By Jill Lebihan
(Student Engagement, Evaluation and Research)
Don’t judge me too harshly but I was pleased that this week (9th June 2016) saw the release of the results of the 2016 HEPI Student Academic Experience survey. The HEPI report is based on a relatively large survey of the student population (a bit over 15,000 respondents from across the HE sector). The report covers the usual satisfaction and value-for-money/student-as-consumer stuff, but it also reports on students’ happiness and their own sense of motivation and responsibility for learning. Many of the issues that the report considers will be discussed at SHU’s forthcoming Learning and Teaching Conference and I have a vested interest or two.
One area of the report which shows there is dissatisfaction is in support for students to develop their own interests. So I’m drawn to sessions in the Learning and Teaching conference that address this problem, in particular to the solution of co-design. Natasha Taylor and Will Roberts have used Google+ to engage students as active participants and co-producers of their learning resources, rather than passive consumers. Getting students to design their own learning package is a way to support them to develop their own interests and share those with peers, so I’m going to see what practical tips Natasha and Will have to offer. Stella Jones-Devitt is also concerned with student engagement and she is going to be looking at ways of making barriers to participation more permeable, allowing a bit more flux and flow between roles of teacher and student. She’s asked me to do a bit of roller-derby-style blocking in that session, so I’ll be digging out my shin pads.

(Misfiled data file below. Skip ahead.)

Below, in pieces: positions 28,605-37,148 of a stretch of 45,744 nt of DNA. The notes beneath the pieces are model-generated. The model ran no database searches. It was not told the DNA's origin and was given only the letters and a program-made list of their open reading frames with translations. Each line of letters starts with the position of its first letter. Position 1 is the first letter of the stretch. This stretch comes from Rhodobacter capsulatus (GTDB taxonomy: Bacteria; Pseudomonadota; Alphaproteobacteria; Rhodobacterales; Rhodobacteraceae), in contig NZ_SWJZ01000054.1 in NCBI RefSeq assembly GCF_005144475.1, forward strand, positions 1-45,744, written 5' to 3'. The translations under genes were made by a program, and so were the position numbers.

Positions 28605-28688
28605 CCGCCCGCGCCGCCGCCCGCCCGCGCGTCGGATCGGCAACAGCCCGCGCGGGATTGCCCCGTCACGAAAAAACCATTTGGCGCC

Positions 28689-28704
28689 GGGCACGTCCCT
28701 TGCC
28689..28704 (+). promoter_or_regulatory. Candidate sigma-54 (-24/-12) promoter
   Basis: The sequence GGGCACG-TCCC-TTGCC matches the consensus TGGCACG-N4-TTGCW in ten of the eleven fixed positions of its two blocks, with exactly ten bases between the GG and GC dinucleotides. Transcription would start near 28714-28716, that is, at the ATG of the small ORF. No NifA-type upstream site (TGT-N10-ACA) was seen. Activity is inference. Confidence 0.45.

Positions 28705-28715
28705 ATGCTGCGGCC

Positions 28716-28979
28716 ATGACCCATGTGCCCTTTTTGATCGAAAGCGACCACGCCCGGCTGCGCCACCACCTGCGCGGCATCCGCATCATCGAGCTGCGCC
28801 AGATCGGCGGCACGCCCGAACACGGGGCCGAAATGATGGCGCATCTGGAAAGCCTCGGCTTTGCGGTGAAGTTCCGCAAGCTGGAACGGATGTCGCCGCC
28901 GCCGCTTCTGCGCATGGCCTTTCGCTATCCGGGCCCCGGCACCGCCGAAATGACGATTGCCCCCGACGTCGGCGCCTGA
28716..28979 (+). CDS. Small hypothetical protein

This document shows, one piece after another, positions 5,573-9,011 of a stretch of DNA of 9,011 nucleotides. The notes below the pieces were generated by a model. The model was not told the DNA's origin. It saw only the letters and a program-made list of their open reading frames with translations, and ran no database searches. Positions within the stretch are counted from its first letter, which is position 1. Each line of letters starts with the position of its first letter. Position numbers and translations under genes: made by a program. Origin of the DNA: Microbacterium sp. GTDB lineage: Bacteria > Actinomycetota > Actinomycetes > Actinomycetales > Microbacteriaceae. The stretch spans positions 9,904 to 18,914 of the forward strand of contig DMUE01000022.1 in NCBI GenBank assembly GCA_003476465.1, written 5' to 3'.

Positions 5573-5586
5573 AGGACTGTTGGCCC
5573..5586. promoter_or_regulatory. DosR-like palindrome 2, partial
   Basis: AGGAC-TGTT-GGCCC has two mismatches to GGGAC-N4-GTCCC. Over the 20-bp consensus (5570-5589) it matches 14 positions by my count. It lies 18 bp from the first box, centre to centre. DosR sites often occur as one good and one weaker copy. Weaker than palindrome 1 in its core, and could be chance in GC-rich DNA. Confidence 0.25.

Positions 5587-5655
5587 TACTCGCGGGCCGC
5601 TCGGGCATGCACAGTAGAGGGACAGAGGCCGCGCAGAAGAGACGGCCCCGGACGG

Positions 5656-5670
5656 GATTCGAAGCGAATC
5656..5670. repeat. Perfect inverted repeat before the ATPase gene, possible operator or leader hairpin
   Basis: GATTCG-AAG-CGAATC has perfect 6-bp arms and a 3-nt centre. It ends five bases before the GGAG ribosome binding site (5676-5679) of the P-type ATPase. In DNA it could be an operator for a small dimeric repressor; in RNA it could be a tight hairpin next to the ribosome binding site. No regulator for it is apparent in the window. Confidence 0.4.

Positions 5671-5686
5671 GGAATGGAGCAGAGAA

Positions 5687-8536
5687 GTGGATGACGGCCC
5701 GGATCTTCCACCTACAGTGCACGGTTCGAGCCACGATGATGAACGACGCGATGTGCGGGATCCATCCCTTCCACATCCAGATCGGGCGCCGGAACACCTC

HEPI, with impeccable timing, have also just published a report on students’ views on freedom of speech on campus, and their conclusions provide food for thought for Liz Austen and my own session on ‘Safe Spaces’. The HEPI/YouthSight report suggests that many students are not as opposed to restrictions on speech and discussion on campus as we might assume, even though the NUS has been very vocal in its opposition to Prevent. The report concludes that students are, at the very least, confused in their views on freedom of speech. I think we may find, in our workshop, that lots of us are conflicted on this matter. I’m looking forward to having the chance to explore all of this a bit further with colleagues at the event.